Let me make that clearer. In telling a story of Jesus’ origin, Jesus’ relationship with God, and Jesus’ identity as God’s son, the evangelist of John is telling us that God is giving the world the gift of God’s eternal presence. Just as God spoke creation into existence, God continues to speak through the Word made flesh, Jesus, a presence that came to exist in time and history. Not only does Jesus manifest what God is like, but in his closeness and preexistence with God, Jesus reveals that an abiding relationship with God is possible for all of us. The assurance is that we have access to God, that we are a part of God’s body, that God is the ground of our being beyond time, belief, birth, tradition, or religion. Because “no one had ever seen God,” we may wonder if God can be perceived, comprehended, known. The good news for all is that God’s abiding presence can be known, felt, and shared; that the purpose of all this is life and light for all emanating from the fullness of God. And it is eternal, abundant, overflowing. It is gift, all gift, nothing but gift, gift heaped upon gift. No heritage, no tradition, and no status earned or given can cause God’s gift to be withheld or conferred. No creed, dogma, or doctrine can ever give us that gift. Only God’s abiding presence can do that.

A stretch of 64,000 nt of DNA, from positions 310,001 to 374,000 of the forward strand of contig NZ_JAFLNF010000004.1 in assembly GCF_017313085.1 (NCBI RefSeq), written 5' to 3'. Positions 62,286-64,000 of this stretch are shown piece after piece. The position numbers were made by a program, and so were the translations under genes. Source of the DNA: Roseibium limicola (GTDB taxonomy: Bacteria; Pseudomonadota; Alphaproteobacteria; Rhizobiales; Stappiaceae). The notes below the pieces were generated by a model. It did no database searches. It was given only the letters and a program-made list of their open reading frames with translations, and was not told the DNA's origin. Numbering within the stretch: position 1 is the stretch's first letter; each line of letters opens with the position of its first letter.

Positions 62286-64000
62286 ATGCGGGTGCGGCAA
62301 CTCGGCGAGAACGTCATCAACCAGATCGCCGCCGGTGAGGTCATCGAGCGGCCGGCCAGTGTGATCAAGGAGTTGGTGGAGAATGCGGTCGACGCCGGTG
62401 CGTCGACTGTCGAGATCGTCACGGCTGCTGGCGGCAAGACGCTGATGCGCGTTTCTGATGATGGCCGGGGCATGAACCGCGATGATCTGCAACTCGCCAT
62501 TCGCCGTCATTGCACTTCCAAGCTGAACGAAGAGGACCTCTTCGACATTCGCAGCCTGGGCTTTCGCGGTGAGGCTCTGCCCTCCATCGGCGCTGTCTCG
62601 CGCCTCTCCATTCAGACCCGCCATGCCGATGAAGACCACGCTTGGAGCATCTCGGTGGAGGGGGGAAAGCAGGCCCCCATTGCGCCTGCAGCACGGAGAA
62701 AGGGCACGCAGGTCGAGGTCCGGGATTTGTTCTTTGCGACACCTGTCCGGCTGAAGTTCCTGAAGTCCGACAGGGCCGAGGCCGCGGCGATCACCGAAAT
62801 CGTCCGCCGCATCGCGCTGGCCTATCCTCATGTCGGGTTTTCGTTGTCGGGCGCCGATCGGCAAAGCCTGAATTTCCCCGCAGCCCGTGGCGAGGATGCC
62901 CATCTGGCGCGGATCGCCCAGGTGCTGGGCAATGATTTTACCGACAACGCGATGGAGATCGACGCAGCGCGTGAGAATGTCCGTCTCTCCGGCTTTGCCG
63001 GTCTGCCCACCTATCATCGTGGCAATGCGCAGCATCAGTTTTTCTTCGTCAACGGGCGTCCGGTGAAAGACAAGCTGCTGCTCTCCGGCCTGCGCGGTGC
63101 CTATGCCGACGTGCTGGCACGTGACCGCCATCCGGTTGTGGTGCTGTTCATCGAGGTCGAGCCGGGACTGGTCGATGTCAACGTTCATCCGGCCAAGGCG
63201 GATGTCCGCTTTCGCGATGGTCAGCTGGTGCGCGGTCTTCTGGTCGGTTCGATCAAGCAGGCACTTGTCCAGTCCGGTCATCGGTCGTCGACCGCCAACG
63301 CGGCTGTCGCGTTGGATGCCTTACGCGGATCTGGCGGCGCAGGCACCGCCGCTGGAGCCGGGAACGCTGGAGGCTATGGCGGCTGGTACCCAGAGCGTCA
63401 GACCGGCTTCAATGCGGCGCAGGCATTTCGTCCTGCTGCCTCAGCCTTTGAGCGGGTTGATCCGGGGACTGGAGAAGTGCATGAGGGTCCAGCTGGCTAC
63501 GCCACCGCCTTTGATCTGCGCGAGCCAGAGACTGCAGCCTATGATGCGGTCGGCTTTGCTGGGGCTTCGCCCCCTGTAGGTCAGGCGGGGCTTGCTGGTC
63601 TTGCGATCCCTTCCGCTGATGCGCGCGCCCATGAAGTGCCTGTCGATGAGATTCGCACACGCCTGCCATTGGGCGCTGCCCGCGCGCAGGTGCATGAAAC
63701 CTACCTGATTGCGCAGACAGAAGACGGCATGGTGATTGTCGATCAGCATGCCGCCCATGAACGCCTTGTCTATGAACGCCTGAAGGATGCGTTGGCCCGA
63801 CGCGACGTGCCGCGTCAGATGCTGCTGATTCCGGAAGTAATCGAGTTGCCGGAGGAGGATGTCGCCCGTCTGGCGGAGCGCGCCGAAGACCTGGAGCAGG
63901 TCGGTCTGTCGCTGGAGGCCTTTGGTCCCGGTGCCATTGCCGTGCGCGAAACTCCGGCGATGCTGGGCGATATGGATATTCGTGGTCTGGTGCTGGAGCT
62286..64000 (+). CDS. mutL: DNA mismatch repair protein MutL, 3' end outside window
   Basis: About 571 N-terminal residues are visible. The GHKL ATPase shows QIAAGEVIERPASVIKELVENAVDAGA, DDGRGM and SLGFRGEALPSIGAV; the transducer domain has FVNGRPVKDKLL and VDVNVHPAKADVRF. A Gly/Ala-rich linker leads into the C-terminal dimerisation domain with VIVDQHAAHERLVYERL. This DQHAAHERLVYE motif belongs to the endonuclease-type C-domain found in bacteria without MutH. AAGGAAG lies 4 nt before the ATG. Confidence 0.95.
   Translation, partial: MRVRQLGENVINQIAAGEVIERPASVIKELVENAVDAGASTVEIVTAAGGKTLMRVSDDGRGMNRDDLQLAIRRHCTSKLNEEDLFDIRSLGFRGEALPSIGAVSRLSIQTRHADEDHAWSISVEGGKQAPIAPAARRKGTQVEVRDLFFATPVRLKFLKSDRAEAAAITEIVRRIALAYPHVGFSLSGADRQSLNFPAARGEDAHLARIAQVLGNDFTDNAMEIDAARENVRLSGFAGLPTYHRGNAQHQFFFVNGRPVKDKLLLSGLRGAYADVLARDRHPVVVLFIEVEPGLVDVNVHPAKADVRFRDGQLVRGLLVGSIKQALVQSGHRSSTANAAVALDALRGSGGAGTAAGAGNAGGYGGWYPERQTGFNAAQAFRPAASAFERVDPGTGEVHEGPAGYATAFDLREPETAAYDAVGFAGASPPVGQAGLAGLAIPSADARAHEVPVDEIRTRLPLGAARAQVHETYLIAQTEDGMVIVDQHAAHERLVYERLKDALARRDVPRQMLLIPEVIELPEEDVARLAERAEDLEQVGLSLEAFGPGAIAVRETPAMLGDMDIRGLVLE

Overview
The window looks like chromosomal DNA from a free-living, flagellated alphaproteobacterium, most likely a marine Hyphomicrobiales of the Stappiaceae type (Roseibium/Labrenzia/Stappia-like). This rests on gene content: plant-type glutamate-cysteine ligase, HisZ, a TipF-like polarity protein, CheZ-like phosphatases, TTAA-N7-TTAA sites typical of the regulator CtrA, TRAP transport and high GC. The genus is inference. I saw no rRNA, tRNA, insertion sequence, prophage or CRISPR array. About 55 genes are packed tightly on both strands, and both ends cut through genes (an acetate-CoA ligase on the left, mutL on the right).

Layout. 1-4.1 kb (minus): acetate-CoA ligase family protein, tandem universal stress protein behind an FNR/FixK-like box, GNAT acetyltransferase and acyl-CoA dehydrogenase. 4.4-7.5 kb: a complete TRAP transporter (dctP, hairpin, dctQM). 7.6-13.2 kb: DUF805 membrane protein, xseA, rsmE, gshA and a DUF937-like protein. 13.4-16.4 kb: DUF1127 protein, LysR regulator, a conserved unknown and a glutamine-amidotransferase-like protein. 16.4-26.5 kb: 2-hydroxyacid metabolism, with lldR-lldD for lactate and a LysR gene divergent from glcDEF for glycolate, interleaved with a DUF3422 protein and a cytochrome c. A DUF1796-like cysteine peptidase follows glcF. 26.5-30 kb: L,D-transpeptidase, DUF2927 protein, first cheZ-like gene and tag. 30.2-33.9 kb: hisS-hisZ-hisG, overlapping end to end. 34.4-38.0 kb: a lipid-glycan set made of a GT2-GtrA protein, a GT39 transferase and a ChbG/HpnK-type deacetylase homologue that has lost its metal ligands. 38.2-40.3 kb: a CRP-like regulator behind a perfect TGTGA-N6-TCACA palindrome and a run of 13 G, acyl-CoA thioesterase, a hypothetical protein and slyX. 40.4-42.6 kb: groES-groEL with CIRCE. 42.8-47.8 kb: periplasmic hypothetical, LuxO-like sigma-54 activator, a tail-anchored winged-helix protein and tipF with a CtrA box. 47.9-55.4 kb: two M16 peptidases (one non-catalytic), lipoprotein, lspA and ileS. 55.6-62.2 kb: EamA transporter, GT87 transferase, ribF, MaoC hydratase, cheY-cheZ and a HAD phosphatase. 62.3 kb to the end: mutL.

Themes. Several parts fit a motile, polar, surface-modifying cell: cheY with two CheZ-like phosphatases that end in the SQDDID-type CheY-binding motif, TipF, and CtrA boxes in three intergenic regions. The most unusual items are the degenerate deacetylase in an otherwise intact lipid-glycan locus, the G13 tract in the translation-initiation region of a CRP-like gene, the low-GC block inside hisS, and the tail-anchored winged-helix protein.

Now, I’m not naïve. I know that’s not how we feel. I know that our theological language and religious tradition make it hard for us to comprehend the reckless abundance God offers us. But keep reading the Gospel of John; we find people just like us who could not imagine what grace upon grace could mean or what it means to abide in the presence of God until they met Jesus. And all of those who took the time to hear, receive, and open themselves to the Word made flesh came away from the encounter knowing what it means to be connected to, in relationship with, and abiding within the eternal presence of God. Gift heaped upon gift.